The Cover Story

Posted on August 25, 2014. Filed under: Cancer | Tags: , , , , , , , |

Introducing...Lending Color to the Otherwise Absurd

Introducing…Lending Color to the Otherwise Absurd

After writing several posts recognizing illness as a smack upside the head to make fundamental changes in areas of life that hold one back, I looked at my bucket list and am I tackling #2. Number 1 was getting a website. The second item is getting my poems and “wall poems” published. This is a long-overdue project and I’m not very patient these days.

I took a chance and filled out a grant application for an Individual Artist Grant from the City of Chicago last spring and guess what! I got it, which means I can’t procrastinate anymore! Introducing Lending Color to the Otherwise Absurd.  With the help of some design cohorts, the book’s cover looks great and uses a painting I created with the book in mind.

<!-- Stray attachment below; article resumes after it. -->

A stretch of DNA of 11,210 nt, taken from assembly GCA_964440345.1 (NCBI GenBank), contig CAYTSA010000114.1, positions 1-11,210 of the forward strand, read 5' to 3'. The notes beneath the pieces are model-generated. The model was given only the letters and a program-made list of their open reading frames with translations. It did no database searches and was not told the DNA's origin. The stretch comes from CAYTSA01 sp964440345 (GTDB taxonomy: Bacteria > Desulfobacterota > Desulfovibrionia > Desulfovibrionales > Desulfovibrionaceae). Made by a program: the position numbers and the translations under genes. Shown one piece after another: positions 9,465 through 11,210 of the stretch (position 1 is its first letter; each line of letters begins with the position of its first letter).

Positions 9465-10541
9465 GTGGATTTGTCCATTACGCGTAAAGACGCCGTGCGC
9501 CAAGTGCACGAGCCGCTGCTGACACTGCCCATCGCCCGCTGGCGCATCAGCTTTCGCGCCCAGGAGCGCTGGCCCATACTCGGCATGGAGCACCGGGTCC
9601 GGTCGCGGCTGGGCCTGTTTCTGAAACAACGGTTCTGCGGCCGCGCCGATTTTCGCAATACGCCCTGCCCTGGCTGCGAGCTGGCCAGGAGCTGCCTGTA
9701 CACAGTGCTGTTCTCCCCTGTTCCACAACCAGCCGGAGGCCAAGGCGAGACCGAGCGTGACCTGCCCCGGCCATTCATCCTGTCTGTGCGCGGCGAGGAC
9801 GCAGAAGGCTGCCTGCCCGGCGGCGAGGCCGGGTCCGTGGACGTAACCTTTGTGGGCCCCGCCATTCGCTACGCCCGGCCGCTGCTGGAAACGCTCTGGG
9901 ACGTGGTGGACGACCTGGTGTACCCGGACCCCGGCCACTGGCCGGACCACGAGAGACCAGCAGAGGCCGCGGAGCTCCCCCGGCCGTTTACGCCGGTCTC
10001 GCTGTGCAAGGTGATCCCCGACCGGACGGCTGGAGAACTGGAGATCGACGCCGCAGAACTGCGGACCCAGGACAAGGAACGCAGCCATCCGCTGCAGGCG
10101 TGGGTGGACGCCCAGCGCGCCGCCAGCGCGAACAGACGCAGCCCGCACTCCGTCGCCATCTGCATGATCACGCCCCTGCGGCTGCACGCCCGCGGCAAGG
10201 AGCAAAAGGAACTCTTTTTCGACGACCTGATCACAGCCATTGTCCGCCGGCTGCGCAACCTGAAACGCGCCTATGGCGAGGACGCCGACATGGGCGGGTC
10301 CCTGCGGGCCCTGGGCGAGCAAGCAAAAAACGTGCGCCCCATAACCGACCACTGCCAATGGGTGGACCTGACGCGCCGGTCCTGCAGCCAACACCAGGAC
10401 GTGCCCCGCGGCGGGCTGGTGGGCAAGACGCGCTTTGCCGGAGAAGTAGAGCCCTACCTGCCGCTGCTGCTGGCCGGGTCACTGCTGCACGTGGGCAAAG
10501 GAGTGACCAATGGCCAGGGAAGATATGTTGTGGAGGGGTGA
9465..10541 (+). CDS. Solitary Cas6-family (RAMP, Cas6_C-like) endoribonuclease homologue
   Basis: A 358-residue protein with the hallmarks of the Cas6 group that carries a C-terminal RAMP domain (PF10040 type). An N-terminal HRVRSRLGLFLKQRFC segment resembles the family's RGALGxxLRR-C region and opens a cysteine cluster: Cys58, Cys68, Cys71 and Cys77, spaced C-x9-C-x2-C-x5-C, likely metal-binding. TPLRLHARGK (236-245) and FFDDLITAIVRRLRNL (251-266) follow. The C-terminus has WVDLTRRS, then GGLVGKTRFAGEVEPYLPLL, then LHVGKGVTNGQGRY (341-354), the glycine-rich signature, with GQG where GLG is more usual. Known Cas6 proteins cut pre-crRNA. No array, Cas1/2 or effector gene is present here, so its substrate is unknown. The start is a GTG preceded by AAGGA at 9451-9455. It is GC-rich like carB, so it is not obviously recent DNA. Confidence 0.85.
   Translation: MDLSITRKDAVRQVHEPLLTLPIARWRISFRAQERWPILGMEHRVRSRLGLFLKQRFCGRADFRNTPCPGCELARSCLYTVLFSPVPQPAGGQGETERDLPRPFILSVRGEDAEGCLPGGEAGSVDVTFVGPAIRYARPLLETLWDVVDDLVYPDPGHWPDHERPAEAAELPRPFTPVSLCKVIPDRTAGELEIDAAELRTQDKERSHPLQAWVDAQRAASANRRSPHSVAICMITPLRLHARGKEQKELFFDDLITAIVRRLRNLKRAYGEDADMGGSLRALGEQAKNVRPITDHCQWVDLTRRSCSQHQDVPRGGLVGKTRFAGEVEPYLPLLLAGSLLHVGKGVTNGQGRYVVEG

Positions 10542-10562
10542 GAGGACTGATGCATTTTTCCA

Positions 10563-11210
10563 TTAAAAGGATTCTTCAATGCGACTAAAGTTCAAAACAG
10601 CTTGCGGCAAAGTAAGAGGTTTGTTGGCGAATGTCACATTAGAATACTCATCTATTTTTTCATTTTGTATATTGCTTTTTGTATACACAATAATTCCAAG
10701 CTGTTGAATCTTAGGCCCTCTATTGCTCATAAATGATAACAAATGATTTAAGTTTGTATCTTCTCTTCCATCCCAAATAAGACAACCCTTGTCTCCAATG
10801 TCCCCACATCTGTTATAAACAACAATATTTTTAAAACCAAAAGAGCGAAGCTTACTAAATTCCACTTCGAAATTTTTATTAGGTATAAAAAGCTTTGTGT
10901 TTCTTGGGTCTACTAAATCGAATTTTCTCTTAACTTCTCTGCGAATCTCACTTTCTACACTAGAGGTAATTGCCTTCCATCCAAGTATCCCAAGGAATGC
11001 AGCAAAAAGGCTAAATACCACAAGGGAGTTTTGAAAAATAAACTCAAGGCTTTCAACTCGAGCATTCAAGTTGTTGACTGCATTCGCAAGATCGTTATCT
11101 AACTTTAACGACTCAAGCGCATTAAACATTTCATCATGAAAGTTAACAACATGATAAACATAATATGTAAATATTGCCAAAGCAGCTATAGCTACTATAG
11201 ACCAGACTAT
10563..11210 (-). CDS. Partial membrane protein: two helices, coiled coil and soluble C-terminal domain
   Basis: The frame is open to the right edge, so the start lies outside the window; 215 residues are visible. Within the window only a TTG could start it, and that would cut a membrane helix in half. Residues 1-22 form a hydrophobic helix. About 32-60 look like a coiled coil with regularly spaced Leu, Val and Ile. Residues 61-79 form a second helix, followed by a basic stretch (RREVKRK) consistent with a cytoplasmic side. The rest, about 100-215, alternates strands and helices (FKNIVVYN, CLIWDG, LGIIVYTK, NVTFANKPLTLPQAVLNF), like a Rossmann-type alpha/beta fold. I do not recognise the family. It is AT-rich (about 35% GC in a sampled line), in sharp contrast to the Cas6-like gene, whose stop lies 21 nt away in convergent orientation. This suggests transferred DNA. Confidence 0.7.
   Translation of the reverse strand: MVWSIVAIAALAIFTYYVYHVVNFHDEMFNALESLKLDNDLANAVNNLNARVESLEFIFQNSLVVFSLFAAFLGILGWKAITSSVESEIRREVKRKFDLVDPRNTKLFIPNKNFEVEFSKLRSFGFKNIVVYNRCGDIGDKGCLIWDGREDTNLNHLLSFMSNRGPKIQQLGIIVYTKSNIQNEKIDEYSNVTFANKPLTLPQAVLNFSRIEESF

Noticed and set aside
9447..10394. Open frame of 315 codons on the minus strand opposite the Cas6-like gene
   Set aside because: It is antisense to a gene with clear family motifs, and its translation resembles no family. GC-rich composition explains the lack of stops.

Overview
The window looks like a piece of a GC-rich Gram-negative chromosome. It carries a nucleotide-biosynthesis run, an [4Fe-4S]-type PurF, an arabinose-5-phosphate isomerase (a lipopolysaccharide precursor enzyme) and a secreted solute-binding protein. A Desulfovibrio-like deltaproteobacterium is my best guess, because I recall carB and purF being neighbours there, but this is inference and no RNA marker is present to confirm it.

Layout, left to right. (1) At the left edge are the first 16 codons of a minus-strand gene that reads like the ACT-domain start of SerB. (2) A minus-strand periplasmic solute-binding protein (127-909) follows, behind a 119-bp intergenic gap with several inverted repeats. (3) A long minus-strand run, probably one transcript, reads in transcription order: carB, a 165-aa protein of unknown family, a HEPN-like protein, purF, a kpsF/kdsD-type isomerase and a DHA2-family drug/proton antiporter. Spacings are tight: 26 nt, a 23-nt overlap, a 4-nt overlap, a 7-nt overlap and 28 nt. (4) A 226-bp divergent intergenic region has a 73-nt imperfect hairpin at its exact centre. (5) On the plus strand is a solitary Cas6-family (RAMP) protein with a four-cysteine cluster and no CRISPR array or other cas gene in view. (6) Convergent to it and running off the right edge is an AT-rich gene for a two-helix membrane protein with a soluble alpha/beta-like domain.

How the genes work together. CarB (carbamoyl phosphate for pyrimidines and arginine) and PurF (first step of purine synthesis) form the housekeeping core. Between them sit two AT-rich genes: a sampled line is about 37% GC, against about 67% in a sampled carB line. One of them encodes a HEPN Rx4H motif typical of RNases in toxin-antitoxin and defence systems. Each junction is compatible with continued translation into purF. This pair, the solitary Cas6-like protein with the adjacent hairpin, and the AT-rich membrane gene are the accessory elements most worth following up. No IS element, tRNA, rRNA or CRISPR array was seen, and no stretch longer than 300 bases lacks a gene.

I didn’t want to send my manuscript to a zillion editors, wait for one to accept it and get sent to market my book for them, so self-publishing seemed a logical choice. BookBaby.com has talked nicely to me and can accommodate the grant budget, so I’ve given the project to them. Hopefully, all will go smoothly. I am planning on a fall release date.

I’ll keep you posted.

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Sniffles and Songs

Posted on May 31, 2013. Filed under: Cancer, Family, Just fun! | Tags: , , , , , , , , |

Antihistamines and Cancer

In my last post, I mentioned that I wanted to research the possibility of antihistamines being linked to cancer.  While I found studies that negated the correlation, I was pretty surprised at how many pros were asking the same question. More disturbingly, one study found a link to a type of brain tumor. And who financed the other studies???